Standard Route Via the Gully

Page Type
Washington, United States, North America
Route Type:
Time Required:
Most of a day
Easy Class 3

Route Quality: 0 Votes

1586 Hits
74.92% Score
Log in
to vote
Page By:
Standard Route Via the Gully
Created On: Aug 1, 2010
Last Edited On: Aug 1, 2010


The Gully Route

This is the most direct route up Hurricane Peak short of making the summit bid a true rock climb. Though the peak looks quiet dominant from Boulder Lake once you come up on the route you will notice that the gully is only Class 2 (though lose) and the total climb to the summit is borderline Class 3. That being said be prepare to deal with plenty of Boulders, talus and scree. While it might take you only an hour or two to the lake except even more if you are planning to summit the peak.

Getting There

FROM DARRINGTON: Take 530 North roughly 5.5 miles miles. Once you go over bridge make a right onto the Suiattle Creek Road and take the road 5 miles. Form there you will see the Tenas Creek Road (National Forest Road 2660) on your left. Take the Tenas Creek Road 5 miles to bridge washout by Tenas Creek. The last stretch is rougher and is difficult for avaerage clearance vehicles to navigate. Park on the side on the area of the bridge washout.

Route Description

The correct gully

As for the route to the summit you want to take the recently renovated unnamed trail (formerly a fisherman's trail to Boulder Lake) up to Boulder Lake. Thank the WTA for really fixing the trail and actually making this trail much more of a gem than it used to be in the past. Take this trail all the way up to Boulder Lake. Towards the end it is hard to spot the trail because it crosses a number of Talus fields up to the lake. Once at Boulder Lake look for the obvious gully just to the right of the Hurricane Peak summit. It looks very imtimidating from that viewpoint but it is no more than 45-50 degrees and Class 2. It is accessible but a pain to get in that you either travel north or south of the lake but it will require traversing over numerous talus and scree field. Allow some time for this crossing. From both sides these rocks can be loose and require some caution.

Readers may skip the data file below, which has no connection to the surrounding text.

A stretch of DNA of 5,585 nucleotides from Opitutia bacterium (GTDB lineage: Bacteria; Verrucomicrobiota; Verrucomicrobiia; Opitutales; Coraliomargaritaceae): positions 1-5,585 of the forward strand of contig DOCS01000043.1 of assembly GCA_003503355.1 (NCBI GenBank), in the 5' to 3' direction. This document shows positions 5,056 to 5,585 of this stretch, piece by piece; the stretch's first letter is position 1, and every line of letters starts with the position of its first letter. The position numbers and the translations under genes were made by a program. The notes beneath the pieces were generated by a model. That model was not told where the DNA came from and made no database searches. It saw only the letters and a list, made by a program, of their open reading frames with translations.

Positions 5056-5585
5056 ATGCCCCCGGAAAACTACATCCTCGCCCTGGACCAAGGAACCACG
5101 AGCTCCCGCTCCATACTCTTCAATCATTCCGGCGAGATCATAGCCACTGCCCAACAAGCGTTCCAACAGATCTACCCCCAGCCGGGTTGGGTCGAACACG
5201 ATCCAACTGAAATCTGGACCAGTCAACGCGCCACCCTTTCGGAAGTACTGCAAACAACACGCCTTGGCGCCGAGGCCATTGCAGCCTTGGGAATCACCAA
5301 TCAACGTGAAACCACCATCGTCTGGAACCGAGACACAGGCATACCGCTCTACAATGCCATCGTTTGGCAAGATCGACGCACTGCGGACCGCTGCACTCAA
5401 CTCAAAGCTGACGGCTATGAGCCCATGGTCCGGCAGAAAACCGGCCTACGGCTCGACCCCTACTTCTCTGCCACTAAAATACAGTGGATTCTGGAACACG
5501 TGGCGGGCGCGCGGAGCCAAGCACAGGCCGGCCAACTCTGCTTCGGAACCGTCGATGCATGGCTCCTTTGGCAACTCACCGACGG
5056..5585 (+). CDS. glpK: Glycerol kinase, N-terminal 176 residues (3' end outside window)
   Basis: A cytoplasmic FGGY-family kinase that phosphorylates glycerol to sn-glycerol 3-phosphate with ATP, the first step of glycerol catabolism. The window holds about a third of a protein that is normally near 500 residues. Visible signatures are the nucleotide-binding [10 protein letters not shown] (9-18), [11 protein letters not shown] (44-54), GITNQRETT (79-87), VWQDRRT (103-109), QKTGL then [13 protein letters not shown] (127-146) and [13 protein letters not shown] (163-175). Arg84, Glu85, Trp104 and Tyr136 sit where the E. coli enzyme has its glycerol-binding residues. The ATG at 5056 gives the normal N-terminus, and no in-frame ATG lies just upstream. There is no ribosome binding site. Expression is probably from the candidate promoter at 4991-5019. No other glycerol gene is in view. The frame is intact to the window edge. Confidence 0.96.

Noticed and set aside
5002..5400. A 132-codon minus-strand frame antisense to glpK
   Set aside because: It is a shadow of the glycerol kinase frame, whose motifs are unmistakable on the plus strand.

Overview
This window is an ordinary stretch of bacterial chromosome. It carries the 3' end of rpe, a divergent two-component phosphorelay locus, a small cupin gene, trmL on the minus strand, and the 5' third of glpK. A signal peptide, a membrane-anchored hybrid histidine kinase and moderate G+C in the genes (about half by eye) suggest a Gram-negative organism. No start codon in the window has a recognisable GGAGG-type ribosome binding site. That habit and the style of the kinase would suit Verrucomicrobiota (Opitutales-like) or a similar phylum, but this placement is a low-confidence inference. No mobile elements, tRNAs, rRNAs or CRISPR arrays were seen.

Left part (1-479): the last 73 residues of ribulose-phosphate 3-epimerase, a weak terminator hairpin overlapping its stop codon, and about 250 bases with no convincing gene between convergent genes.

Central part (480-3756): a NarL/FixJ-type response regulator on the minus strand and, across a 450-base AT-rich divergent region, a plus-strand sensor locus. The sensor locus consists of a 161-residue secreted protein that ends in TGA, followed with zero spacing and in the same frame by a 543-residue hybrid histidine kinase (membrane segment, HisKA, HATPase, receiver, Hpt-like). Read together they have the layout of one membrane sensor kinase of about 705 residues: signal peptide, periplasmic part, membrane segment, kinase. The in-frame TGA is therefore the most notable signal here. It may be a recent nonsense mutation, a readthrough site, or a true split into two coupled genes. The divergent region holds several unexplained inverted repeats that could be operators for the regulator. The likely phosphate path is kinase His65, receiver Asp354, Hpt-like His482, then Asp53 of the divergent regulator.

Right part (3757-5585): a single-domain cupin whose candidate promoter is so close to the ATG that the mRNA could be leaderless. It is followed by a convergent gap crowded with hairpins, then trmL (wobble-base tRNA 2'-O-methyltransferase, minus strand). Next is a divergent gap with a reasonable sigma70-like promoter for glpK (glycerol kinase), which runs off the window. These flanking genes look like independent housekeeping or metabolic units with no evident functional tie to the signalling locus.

Going down the correct gully

Once at the gully you want to head straight up the gully. I would recommend a helmet here just to protect your head from possible rock fall here. Rise up 1100 feet up the gulley as it transition from talus to scree and to finally mixed scree and dirt. Once you near the top of the gully head up the through the trees for the easiest out of the gully. Once out of the gully you will be on the other side of the mountain. You will want to head to the left and traverse the side until you see a grassy steep dirt area semi-ledge to the summit area of Hurricane Peak. This ledge are you rise to the summit is barely Class 3 at best but can be quiet steep if still covered in winter.

Hurricane Peak Views

Essential Gear

Spring: Ice axe, helmet and maybe crampons

In summer I strongly recommend bringing a helmet for this route. There a good chance of rockfall here and If there is a climber above you more than likely he will be kicking rocks on you. It should be noted though that this mountain is not very popular (we were the first to sign the summit register in three years.

External Links

Standard Route Via the Gully

4 Images 1 Climber's Log Entries 0 Comments 0 Additions & Corrections


Routes in Washington


Hurricane PeakRoutes